Justin Klecha, SAVE’s Director of Campaigns, explains it. “In our conversations, which last an average of 10-12 minutes, we ask voters to talk through any experience they had of being judged or treated unfairly.” According to Klecha, as the voters relate their experiences and sort through their feelings, SAVE’s canvassers relate their own stories of similar experiences as members of the LGBT community. Asked how difficult it is to get total strangers to share their feelings, Klecha responded, “There’s a surprisingly high level of participation, something like 70 percent.”
This type of conversation highlights a shared experience, opens the door to connection with others and has proven to be effective in changing hearts and minds. Both the outreach program and the PSA are an effort on the part of SAVE to reduce prejudice in the community and to foster a social environment that rejects anti-LGBT legislation such as the laws recently passed in Mississippi and North Carolina. SAVE is also working to encourage the discussion and enactment of pro-equality policies such as the Florida Competitive Work Act.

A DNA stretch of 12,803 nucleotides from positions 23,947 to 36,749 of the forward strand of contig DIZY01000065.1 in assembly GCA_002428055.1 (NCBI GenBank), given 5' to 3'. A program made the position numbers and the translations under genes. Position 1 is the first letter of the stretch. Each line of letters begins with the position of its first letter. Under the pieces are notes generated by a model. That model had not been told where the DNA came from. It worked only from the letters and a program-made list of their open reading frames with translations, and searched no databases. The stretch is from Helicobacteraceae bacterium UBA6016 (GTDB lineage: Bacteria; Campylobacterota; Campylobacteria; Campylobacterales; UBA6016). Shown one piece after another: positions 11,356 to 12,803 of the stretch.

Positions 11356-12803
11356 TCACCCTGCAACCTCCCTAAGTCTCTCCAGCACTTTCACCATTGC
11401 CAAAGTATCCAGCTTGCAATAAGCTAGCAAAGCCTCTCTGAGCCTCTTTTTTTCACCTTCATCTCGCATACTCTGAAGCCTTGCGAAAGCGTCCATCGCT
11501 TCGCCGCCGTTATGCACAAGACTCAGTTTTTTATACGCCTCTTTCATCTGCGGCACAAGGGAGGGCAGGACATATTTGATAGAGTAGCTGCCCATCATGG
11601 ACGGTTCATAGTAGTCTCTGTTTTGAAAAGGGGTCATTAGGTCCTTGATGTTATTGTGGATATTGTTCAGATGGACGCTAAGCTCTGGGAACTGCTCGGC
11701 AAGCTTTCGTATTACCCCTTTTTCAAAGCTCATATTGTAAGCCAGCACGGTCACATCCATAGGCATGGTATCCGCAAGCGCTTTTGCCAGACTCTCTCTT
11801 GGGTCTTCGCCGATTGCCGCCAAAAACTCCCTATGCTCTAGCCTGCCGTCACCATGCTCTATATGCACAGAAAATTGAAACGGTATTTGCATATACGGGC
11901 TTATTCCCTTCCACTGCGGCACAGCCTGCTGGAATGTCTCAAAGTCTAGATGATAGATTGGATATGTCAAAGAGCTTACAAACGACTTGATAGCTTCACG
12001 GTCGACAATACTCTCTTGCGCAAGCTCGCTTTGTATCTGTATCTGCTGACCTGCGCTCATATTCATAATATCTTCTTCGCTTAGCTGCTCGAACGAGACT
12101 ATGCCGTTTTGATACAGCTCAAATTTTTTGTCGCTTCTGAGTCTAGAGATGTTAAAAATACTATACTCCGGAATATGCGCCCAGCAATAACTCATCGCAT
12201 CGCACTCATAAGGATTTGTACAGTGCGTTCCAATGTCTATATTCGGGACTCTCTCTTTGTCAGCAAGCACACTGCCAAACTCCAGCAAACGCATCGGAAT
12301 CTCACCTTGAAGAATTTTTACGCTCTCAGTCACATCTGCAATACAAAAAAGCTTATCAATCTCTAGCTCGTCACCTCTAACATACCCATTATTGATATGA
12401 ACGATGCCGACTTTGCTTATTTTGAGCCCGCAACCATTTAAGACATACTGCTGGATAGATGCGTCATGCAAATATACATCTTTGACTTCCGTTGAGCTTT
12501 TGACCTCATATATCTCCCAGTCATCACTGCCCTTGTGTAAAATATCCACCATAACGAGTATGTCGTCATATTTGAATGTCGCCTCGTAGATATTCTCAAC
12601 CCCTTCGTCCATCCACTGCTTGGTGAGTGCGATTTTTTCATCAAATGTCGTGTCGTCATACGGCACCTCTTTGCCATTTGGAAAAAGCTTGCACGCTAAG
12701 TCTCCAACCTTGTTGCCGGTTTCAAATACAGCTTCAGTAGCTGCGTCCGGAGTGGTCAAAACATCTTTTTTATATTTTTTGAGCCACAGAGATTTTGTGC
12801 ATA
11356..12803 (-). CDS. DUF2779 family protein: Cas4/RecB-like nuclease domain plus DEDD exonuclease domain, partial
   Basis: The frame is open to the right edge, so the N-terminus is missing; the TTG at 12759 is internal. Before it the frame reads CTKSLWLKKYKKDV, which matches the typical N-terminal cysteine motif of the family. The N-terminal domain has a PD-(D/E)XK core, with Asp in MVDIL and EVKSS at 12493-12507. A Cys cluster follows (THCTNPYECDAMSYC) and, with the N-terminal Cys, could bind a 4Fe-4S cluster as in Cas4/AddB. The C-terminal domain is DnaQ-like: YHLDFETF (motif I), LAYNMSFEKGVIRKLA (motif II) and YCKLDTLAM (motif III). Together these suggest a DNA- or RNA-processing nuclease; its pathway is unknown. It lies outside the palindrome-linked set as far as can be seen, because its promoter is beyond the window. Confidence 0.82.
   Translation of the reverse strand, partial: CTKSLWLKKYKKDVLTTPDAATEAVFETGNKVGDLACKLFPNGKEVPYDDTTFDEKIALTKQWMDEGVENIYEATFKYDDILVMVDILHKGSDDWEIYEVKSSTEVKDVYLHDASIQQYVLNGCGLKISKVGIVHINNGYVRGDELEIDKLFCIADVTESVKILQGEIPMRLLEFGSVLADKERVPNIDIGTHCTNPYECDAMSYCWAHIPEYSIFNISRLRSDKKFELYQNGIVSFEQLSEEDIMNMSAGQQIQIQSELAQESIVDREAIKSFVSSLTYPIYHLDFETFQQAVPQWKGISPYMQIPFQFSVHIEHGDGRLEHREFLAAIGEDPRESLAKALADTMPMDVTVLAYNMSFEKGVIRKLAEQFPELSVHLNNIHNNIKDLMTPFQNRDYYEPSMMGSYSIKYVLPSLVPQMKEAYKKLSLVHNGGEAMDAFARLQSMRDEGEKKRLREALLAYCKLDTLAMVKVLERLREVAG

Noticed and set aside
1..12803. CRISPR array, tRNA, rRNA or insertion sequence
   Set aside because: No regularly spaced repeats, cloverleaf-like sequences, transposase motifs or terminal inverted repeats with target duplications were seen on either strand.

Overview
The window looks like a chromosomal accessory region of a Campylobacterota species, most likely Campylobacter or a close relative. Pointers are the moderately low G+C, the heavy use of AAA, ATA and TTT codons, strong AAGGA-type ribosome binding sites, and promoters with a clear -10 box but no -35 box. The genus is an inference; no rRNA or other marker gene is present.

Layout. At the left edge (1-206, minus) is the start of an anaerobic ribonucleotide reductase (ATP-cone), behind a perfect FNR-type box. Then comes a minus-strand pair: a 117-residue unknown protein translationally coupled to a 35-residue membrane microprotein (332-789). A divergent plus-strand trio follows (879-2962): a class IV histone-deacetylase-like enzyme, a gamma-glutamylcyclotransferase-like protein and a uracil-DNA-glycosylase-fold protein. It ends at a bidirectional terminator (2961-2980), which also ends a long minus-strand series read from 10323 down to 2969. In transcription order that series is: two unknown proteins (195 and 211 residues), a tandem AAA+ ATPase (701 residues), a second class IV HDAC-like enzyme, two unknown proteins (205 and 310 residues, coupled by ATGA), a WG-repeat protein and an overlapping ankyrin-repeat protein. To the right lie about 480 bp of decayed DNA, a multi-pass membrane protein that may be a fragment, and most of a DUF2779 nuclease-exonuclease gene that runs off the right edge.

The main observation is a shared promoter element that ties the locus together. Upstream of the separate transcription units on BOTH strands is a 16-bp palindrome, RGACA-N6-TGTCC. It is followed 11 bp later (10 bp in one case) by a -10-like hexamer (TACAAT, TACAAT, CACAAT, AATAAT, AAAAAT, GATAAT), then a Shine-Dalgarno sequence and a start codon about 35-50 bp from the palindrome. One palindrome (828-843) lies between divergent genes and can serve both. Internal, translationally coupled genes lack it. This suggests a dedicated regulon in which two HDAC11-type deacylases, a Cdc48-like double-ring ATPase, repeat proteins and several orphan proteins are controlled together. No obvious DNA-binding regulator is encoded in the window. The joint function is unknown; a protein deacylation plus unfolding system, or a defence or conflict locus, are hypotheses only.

More to Do
In his remarks, President Padrón noted that although much progress has been made, there was more work to do in the area of inclusiveness and tolerance.
Heng-Lehtinen concurs, “Ultimately, family is family and it’s all about who you are as a person. Our political climate has overly complicated things by saying that it’s about gender identity or sexual orientation—that being LGBT is somehow consequential, when clearly it’s not. I was very fortunate to have been met with this much love and acceptance from my family and you can see how powerful and palpable this is. But what’s heartbreaking is to know that that’s rare. Over 60 percent of transgender people are rejected by their families…more than half of transgender people are run out of their homes for no other reason than just being who they are. That’s a tragedy and that’s why we’re here today.”
Watch and Share SAVE’s Public Service Announcement
Remember Anita Bryant? Watch “The Day it Snowed in Miami,” the Emmy-winning documentary about the 1970’s equal rights statute in Miami and how it galvanized the gay rights movement in Florida and beyond.